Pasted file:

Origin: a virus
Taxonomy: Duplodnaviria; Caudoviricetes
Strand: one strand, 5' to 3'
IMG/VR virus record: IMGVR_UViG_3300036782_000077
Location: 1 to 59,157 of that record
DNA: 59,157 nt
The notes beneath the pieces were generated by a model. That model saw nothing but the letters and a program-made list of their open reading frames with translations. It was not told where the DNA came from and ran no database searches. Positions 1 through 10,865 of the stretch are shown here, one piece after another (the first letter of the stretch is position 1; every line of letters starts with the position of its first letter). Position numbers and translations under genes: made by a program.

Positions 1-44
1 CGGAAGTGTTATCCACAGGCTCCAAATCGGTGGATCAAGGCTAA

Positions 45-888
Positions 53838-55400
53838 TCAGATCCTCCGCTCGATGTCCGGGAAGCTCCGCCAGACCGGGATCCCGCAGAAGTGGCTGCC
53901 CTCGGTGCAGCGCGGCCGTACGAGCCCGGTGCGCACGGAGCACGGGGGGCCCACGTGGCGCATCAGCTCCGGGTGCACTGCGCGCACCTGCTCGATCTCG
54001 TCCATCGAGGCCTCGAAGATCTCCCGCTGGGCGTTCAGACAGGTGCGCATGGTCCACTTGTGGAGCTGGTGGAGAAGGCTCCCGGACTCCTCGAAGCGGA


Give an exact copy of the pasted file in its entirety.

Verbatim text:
Origin: a virus
Taxonomy: Duplodnaviria; Caudoviricetes
Strand: one strand, 5' to 3'
IMG/VR virus record: IMGVR_UViG_3300036782_000077
Location: 1 to 59,157 of that record
DNA: 59,157 nt
The notes beneath the pieces were generated by a model. That model saw nothing but the letters and a program-made list of their open reading frames with translations. It was not told where the DNA came from and ran no database searches. Positions 1 through 10,865 of the stretch are shown here, one piece after another (the first letter of the stretch is position 1; every line of letters starts with the position of its first letter). Position numbers and translations under genes: made by a program.

Positions 1-44
1 CGGAAGTGTTATCCACAGGCTCCAAATCGGTGGATCAAGGCTAA

Positions 45-888
Positions 53838-55400
53838 TCAGATCCTCCGCTCGATGTCCGGGAAGCTCCGCCAGACCGGGATCCCGCAGAAGTGGCTGCC
53901 CTCGGTGCAGCGCGGCCGTACGAGCCCGGTGCGCACGGAGCACGGGGGGCCCACGTGGCGCATCAGCTCCGGGTGCACTGCGCGCACCTGCTCGATCTCG
54001 TCCATCGAGGCCTCGAAGATCTCCCGCTGGGCGTTCAGACAGGTGCGCATGGTCCACTTGTGGAGCTGGTGGAGAAGGCTCCCGGACTCCTCGAAGCGGA